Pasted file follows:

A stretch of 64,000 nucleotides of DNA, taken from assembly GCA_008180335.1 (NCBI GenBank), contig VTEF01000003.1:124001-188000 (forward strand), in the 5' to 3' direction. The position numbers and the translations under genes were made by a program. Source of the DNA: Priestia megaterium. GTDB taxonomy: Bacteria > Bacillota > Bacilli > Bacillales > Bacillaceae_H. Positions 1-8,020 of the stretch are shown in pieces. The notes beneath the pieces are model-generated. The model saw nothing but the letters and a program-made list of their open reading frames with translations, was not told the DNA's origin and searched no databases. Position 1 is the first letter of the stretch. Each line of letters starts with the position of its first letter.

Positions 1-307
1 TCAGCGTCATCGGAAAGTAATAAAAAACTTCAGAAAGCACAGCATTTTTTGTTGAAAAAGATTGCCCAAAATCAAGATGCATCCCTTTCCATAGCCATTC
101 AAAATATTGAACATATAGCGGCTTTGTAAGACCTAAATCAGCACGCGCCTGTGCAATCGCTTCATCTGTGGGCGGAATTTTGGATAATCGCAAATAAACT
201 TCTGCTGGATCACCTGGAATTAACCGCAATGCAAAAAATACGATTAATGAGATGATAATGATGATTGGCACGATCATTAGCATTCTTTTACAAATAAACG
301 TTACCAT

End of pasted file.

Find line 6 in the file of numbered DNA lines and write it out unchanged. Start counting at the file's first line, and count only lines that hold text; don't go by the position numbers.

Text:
301 TTACCAT